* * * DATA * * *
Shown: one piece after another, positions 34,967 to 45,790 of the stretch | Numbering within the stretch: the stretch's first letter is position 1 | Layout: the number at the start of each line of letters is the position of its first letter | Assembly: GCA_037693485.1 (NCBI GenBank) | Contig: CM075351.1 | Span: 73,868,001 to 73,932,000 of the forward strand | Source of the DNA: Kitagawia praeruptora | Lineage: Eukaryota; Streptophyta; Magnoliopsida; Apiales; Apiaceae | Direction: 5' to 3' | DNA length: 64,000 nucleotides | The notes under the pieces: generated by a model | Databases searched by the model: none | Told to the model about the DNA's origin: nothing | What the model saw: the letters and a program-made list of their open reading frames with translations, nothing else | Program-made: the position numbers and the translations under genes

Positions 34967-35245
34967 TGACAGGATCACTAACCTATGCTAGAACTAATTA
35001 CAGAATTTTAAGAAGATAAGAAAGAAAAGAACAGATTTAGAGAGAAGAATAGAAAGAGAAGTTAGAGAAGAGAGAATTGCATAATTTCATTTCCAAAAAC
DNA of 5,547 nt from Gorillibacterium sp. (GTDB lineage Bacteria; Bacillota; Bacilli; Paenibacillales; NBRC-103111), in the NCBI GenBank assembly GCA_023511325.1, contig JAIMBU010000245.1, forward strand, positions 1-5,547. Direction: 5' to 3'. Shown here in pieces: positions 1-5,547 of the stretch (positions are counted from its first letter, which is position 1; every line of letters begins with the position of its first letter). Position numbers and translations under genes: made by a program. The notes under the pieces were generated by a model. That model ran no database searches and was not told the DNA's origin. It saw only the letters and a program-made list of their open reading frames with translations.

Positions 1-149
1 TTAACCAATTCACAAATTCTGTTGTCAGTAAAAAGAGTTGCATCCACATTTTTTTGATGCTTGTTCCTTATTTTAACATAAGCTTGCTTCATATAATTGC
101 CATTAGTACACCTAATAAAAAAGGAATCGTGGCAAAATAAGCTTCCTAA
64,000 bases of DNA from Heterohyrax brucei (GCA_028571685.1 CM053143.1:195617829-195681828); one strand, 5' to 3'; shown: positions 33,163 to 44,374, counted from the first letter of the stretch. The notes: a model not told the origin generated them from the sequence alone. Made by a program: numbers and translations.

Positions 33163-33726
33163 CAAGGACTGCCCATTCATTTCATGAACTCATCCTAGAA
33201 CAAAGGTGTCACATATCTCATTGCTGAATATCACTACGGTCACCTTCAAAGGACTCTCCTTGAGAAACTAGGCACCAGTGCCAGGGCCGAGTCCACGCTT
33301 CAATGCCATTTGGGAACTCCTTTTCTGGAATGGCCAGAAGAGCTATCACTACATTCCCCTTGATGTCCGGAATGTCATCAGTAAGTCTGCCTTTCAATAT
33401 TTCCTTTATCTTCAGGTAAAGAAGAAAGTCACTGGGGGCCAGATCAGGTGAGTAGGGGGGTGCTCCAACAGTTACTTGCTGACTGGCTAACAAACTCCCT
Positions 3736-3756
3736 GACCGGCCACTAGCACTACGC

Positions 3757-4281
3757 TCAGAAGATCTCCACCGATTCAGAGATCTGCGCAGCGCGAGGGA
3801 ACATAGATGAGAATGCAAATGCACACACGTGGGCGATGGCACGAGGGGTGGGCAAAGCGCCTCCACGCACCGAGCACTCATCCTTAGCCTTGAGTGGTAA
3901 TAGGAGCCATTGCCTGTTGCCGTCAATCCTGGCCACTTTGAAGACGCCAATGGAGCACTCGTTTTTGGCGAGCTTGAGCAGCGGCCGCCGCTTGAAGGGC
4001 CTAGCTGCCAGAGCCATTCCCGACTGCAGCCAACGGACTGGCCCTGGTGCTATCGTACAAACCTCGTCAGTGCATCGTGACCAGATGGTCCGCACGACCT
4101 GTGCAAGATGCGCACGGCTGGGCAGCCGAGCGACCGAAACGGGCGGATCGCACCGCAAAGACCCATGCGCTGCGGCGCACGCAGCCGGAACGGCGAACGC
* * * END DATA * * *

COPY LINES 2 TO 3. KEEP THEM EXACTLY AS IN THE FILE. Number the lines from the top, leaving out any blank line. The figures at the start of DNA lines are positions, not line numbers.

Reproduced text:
Positions 34967-35245
34967 TGACAGGATCACTAACCTATGCTAGAACTAATTA